India and Australia's Economic Cooperation & Trade Agreement contains several interesting chapters on easing the process of trade and commerce between the two parties. One of these chapters is on trade facilitation and the simplification of regulations vis-à-vis customs procedures, which this article will focus on.
Here, customs procedures here means the measures applied by the customs authority of each country in accordance with their customs laws concerning importation, exportation, and transit of goods. Due to cumbersome customs procedures, international trading is difficult for organizations and particularly so for small and medium-sized businesses. Trade facilitation is a set of policies designed to streamline border-clearance procedures.
The India Australia Economic Cooperation & Trade Agreement ["ECTA"] aims to ease these restrictions and facilitate smooth trade by implementing predictable and consistent standards clearly and simply by adhering to the World Customs Organization's ["WCO"] policy recommendations.
According to the agreement:
- "Each Party shall endeavour to apply its customs procedures and practices in a predictable, consistent, and transparent manner, to facilitate trade including through the expeditious clearance of goods where possible.
- Each Party shall ensure that its customs procedures, where possible and to the extent permitted by its customs laws, conform with the standards and recommended practices of the World Customs Organization ("WCO").
- The customs administration of each Party shall, to the extent possible, review its customs procedures to simplify such procedures to facilitate trade."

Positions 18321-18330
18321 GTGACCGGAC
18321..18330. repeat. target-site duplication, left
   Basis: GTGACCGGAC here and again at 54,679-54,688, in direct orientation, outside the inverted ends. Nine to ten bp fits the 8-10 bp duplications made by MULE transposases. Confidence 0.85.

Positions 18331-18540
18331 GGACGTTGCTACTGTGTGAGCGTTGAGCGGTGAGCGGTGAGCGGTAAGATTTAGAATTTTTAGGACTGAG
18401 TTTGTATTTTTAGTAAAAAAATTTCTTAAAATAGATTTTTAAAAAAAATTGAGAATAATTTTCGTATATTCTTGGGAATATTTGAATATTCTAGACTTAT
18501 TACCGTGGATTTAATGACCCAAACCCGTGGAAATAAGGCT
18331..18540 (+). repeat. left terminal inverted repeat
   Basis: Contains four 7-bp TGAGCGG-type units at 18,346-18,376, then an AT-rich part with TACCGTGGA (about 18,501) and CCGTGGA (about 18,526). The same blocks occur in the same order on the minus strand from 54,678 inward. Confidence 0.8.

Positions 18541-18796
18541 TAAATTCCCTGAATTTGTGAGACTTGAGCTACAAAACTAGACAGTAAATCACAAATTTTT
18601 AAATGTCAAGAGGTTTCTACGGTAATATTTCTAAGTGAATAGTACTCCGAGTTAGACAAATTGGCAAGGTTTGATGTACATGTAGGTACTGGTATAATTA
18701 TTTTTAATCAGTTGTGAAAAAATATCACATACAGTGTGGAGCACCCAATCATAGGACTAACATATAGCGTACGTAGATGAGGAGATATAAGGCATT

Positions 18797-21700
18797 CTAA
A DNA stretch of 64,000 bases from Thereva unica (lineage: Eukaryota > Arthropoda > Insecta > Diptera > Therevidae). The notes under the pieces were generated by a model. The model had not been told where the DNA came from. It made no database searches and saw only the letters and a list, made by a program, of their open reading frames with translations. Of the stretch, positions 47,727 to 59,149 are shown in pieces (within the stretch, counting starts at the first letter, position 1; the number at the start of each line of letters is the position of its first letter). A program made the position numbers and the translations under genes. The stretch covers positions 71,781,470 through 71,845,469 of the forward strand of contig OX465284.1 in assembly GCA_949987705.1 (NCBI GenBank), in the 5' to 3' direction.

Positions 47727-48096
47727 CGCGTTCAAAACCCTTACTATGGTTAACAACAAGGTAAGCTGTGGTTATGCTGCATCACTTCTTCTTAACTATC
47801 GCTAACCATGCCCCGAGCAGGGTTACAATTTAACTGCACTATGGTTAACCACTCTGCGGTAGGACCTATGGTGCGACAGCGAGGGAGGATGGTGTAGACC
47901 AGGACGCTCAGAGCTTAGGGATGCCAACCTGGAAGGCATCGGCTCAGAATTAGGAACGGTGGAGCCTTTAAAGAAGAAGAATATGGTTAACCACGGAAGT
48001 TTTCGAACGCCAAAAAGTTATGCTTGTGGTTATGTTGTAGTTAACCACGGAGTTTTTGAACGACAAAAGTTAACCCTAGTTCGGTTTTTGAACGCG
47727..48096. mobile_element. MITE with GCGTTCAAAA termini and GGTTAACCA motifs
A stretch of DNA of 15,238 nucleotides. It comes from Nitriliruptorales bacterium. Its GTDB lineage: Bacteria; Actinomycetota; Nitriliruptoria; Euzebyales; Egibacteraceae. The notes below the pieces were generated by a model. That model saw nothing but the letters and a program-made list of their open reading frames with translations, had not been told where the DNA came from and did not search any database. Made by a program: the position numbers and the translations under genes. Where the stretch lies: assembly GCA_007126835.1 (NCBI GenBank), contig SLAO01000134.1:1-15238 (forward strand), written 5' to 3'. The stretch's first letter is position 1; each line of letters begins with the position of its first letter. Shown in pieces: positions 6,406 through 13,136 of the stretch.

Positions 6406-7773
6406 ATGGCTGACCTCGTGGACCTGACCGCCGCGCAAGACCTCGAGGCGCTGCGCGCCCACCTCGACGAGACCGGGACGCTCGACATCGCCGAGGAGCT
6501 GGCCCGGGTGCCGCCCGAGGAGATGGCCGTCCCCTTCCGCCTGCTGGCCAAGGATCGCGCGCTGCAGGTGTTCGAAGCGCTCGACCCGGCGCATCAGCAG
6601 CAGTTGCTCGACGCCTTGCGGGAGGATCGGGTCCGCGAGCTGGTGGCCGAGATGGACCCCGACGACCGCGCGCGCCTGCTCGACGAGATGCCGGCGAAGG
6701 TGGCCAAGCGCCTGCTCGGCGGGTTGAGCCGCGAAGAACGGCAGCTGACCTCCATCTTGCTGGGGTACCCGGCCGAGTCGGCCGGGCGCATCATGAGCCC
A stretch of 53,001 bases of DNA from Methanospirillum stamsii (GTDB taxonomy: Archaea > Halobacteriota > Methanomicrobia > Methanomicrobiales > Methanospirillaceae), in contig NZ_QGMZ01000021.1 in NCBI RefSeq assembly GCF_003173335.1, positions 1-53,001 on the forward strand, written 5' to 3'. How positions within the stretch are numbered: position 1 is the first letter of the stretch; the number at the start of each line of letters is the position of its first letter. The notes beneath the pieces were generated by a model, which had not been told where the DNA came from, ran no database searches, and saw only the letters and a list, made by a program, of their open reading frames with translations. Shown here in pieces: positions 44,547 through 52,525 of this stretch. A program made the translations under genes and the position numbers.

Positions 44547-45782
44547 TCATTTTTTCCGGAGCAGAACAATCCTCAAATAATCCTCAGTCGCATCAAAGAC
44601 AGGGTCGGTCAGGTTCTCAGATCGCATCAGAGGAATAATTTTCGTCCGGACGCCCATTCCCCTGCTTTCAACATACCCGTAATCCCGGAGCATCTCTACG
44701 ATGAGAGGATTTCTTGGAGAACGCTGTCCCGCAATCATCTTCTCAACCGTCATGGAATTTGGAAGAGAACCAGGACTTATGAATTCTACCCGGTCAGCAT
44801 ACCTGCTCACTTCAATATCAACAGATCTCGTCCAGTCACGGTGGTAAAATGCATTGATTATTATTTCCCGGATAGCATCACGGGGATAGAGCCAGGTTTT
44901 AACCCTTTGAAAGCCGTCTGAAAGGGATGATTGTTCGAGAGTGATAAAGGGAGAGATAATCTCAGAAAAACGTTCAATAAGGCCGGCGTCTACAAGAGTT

Other procedures and variables for trade convenience and process are also specified in the agreement. They are as follows:
- Release of Goods
- Risk Management
- Data, Documentation, and Automation
- Temporary Admission of Goods
- Pre-Arrival Processing
- Customs Cooperation
- Review and Appeal Mechanism
- Advance Rulings
- Formation of a Joint-Technical Subcommittee
Under the ECTA, both parties are required to publish all the relevant laws and regulations over the internet. Furthermore, they need to maintain "enquiry points" for any such amendments in an online mode. The ECTA states:
- "To the extent practicable and in a manner consistent with its laws and regulations, each Party shall publish in advance on the internet, or otherwise make publicly available, draft laws and regulations of general application relevant to trade between the Parties, to afford the public, especially interested persons, an opportunity to become acquainted with them.
- To the extent possible, each Party shall publish regulations of general application governing customs matters that it proposes to adopt to enable all interested parties to become acquainted with them. Each Party shall provide, to the extent possible, and in a manner consistent with its laws and legal system, interested persons the opportunity to comment before it adopts the regulation.